Food

Divina Peruvian Pepper Jam Review


For me, the best part of food shopping is when I come across a special little product that rocks my world. (I cook for a living, so I’m constantly scoping out what’s on shelves.) On a recent trip to the store, I spotted this jam made by Divina, producer of all kinds of jarred condiments and olives. It’s vegan and gluten-free, and just a terrific way to spruce up all kinds of foods and holiday platters.

Made from piquillo peppers, cane sugar, Limo peppers, and lime juice, the first jar of Divina Peruvian Pepper Jam to hit my kitchen lasted only about a week. Many jams, jellies, and preserves contain artificial pectin, which I am allergic to, and so my jam-love is somewhat constricted. When I find a preserve made without added pectin, it’s very exciting! And this sweet, spicy, and savory condiment blew me away with its versatility.

Yes, of course you can add it to a grazing table or charcuterie board; and you should. It pairs beautifully with cheeses of all kinds, including Manchego, goat cheese, and Brie. A smear on a crusty baguette with some prosciutto draped lovingly across it is dreamy. You can also combine it with mayo, sour cream, or plain Greek yogurt to create an impromptu dip for raw vegetables. Or spread a bit of the jam on seared squares of firm tofu.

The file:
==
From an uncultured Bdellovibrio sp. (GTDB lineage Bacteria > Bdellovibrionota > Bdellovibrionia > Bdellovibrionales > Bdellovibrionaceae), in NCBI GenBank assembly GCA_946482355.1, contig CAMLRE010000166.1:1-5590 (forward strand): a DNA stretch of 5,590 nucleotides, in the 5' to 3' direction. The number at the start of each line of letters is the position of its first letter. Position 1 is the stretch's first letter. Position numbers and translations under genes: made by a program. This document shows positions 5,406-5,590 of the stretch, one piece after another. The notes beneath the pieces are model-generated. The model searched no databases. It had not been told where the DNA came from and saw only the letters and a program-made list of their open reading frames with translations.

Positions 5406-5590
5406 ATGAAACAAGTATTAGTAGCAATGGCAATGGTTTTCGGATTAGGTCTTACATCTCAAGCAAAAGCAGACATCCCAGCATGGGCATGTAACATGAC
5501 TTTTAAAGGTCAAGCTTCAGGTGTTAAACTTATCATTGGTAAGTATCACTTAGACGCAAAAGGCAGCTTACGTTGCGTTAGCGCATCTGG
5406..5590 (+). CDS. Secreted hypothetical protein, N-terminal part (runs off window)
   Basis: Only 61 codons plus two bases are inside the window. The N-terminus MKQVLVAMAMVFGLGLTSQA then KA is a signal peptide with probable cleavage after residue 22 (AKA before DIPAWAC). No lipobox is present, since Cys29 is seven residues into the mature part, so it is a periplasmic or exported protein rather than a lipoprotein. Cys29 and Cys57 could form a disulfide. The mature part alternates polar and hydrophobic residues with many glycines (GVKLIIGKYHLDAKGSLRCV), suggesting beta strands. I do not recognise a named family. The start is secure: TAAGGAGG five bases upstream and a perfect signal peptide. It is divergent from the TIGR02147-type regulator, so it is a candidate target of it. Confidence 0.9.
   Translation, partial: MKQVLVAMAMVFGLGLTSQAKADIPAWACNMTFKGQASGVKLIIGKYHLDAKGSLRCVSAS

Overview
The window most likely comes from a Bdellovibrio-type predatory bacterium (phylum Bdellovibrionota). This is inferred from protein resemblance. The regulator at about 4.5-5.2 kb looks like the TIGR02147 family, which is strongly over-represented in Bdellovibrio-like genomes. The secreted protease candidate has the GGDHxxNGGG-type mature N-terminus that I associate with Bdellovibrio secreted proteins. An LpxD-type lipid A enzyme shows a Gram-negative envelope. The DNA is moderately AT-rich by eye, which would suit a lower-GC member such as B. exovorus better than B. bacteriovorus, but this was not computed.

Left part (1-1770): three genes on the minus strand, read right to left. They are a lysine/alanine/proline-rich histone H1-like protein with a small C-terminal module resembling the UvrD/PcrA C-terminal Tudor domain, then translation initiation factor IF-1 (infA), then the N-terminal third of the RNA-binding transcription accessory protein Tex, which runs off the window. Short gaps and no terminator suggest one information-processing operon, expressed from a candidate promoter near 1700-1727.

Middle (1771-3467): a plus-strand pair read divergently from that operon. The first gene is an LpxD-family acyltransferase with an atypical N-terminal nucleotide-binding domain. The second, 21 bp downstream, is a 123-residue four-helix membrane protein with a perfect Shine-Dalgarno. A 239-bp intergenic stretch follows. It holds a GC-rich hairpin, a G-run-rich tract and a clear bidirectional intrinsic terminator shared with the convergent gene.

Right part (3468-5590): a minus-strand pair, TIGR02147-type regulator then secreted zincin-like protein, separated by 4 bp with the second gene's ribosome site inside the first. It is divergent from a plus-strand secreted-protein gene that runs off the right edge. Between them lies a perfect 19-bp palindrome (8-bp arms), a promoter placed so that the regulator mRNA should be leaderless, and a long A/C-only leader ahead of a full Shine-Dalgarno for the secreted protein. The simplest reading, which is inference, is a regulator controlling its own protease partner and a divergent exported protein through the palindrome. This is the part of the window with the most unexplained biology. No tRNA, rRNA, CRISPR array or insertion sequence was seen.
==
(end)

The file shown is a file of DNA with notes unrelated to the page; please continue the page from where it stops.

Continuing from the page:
It makes a great addition to your weeknight roasted vegetables (add a dollop of the jam and toss the vegetables on the baking sheet until the jam is well-distributed, then give them a final 10 minutes in the oven). And it’s amazing in grilled cheese; I made a panini with mozzarella and cooked bacon and a layer of jam. My husband liked it so much, he showed it off to his colleague during a zoom meeting.

Recently, I made candied bacon (me with the bacon again), which made me think that this jam would take that concept to the next level. I spread a light layer of the jam on some thin-sliced bacon and baked the slices on a wire rack set in a baking sheet at 375°F for 15 to 20 minutes, until the bacon became crispy and the jam had caramelized. Wow! Eat it straight up and, if there’s any remaining, consider crumbling the bacon into a fabulous chopped salad.

Do you have a favorite small-batch jam? Tell us about it in the comments below!

Katie Workman

Contributor

Katie Workman is the author of two cookbooks. She is also the founding editor in chief of Cookstr.com; a regular contributor to NPR; and a columnist for the Associated Press and Eating Well magazine. She lives with her husband and two children in NYC.





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